Benjamin Flounders (1768 – 1846)

I originally started this blog as a photo-blog. A photo a day with a bit of a caption, and more often than not that’s the way it goes, I pick my best picture and write something to accompany it.

Occasionally however I come across a interesting snippet of history or whatever and then make it my mission for the day to go out and take a photo illustrating it.

One such snippet is Benjamin Flounders (1768 – 1846). He was one of the five pioneers of the Stockton & Darlington Railway.

Flounders was born in Crathorne, where his family had operated linen mills for two generations. He became a Quaker then reverted to the Church of England after the death of his first wife, Mary.

Flounders had one child that survived to adulthood, a daughter also called Mary, with whom he was very fond. She became engaged to a Major Arthur Lowe, with whom Flounders had a major disagreement.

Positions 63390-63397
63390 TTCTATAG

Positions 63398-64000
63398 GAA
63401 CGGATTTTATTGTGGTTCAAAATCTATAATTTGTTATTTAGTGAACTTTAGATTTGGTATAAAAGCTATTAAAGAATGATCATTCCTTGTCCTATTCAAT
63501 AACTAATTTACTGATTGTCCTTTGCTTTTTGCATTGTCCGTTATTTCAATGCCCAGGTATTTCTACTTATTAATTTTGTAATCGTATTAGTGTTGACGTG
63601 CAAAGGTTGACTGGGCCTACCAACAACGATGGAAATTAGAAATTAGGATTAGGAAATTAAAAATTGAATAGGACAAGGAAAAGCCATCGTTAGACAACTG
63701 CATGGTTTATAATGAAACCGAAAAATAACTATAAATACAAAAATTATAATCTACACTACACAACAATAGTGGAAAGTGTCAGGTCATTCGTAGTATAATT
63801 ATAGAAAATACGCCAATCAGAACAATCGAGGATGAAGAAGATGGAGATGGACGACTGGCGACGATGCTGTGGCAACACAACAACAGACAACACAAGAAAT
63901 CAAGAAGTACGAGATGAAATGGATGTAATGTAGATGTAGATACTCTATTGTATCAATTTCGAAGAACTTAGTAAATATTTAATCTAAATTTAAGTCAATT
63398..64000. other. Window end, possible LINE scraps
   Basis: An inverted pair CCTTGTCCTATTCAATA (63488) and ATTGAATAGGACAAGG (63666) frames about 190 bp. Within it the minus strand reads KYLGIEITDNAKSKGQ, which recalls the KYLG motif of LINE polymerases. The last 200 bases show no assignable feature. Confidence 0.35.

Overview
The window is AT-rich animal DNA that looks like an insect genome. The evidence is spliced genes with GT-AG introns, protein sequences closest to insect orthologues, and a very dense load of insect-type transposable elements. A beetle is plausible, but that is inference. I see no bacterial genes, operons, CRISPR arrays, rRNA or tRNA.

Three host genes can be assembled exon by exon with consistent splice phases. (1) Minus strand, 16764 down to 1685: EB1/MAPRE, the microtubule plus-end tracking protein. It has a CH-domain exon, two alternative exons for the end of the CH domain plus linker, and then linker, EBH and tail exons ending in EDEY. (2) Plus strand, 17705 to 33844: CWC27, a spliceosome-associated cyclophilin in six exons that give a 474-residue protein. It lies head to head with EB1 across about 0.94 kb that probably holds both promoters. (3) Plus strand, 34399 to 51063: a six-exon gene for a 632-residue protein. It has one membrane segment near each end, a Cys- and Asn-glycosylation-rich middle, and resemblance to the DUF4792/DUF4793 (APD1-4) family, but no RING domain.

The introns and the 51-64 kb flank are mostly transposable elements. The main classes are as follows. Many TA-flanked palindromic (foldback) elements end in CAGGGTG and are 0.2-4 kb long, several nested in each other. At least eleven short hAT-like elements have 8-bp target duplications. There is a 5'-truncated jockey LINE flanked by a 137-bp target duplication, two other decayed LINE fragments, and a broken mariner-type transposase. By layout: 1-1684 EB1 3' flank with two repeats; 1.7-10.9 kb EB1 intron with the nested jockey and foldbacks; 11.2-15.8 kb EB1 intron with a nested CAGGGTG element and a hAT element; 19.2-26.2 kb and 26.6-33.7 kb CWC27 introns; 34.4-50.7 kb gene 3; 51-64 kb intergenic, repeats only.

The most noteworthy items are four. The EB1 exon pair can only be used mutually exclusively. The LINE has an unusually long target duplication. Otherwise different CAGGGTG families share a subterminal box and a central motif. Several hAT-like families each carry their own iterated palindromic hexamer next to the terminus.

When Mary died in 1844, Lowe had Mary buried in Yarm churchyard next to the wall instead of the family plot so that Flounders could not be buried next to her.

Flounders subsequently brought the land the otherside of the wall which had removed, and donated the land to the church. When he died two years later he was thus buried next to his daughter1Stockton & Darlington Railway. The Yarm Branch. Cleveland Industrial Archaeology Society Research paper 14. 2022. Page 12..

So I stopped off at St Mary Magdalene’s this morning on my bike ride hoping to find Benjamin’s or Mary’s graves. But my patience wore out after ten minutes, having found no gravestone with Flounders or Lowe on it. Nor could I see anywhere there might have once been a boundary.

The church was rebuilt in 1730 when the Norman church was destroyed by fire2Historicengland.org.uk. (2012). CHURCH OF ST MARY MAGDALENE, Yarm – 1054686 | Historic England. [online] Available at: https://historicengland.org.uk/listing/the-list/list-entry/1054686?section=official-list-entry [Accessed 8 Jul. 2022].. Like a lot of churches it was overwhelmed by tall trees, foiling attempts to get an overall view of the architecture.

Anyway it was an opportunity to cycle on the flattish back lanes of the Vale of Cleveland and avoid the steep hills.

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